Over the years, I have often thought about learning a new craft, usually after getting a sense of envy when I see others’ finished projects.
As a child I seemed to be more artistic and crafty than now as an adult. My parents had to put up with an art gallery of my works on the wall (thanks to children’s TV presenter Tony Hart for that idea!) Yet as an adult, my drawing skills are the same as when I was 9 years old. And my craft skills blatantly show off my lack of spatial awareness and coordination!
Once on holiday, there was an origami class. I started well with the paper folding but at some point (fairly early on) I got very confused and the paper just looked a terrible mess rather than the beautiful swan it was supposed to end up as. A willow weaving workshop was more of a success. I ended up with handmade willow bird feeders and coaster, but a small child still put me to shame with her skills and ease at a time when I was puzzling about what the next step in the process was.
Despite these experiences, I still had that yearning to craft, to make, to learn a new skill. Lockdown seemed a good point to start too. I didn’t wish the time away but a project to help pass it until things got back to normal felt a good idea.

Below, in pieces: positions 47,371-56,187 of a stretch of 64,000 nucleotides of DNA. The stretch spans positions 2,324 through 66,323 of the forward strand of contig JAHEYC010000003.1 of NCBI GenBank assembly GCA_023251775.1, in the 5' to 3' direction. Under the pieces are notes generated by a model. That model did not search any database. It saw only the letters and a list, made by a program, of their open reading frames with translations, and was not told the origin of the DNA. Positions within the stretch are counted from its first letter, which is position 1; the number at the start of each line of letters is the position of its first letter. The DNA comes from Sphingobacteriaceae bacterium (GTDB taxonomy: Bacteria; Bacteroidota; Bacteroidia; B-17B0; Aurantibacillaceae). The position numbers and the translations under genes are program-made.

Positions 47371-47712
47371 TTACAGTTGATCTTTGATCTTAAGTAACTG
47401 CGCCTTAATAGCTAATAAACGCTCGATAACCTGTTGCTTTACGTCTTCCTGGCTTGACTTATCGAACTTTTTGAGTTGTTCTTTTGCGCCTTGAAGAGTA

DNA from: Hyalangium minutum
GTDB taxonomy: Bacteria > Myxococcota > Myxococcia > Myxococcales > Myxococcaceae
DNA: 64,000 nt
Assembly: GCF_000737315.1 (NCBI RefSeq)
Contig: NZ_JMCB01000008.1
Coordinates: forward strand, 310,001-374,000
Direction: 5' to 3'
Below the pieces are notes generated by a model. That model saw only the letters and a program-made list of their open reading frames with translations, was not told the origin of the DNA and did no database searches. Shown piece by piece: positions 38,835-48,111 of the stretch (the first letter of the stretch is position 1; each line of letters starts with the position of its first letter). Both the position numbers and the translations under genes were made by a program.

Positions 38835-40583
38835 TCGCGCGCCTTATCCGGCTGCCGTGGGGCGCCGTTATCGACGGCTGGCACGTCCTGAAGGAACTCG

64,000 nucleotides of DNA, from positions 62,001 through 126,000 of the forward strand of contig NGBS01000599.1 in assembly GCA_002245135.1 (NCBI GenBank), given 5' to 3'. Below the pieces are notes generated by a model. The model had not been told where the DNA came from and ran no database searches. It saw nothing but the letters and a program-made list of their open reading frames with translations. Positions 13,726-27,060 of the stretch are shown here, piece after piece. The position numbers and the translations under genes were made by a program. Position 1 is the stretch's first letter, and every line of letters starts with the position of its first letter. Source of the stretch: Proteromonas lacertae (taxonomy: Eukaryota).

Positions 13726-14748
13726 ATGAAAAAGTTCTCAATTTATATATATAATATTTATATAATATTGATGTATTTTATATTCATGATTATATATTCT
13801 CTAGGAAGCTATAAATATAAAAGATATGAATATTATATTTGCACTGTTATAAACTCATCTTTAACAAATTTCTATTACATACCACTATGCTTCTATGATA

I already had a knitting project waiting for me. When I visited Masham a few years ago, there was a sheep fair and I bought two knitting packs, one I gave to my goddaughter (a knitted toy sheep), the other I kept for a rainy day (fingerless gloves). Had the rainy day arrived?
But when I read the instructions, it seemed double Dutch to me, a foreign language. So after a chat with my mum (an accomplished knitter herself), she gave me a small ball of wool, knitting needles, cast the first row, and showed me how to knit. I had learnt to knit as a child but all I had learnt had vanished from my brain so I needed this refresher and practice.
Up, through, over, under…. Something like that anyway. I lost stitches, holes were formed where they should not have been formed, the piece I was knitting for practice was looking more and more unshaped by the minute. I had to keep asking Mum for advice. My mum talked of purling, casting on and off… She went back to knitting a jumper via a complicated looking pattern which made my original glove project look like it was aimed for primary school children.
I got to the end of the ball. At which point, Mum took back a row of my piece and then cast off. I could have carried on and turned it into a scarf but this was my practising project. It now sits under a water jug in my living room.
Now to my second project – a scarf. I still don’t know how to cast on or off or how to purl. But the actual act of knitting is becoming more and more natural to me. I may never become a wonderful knitter but it doesn’t matter. I enjoy it and I see what people mean when they say it’s highly relaxing. It makes me think of being mindful and ‘living in the moment’. And now back to the process – up, through, over….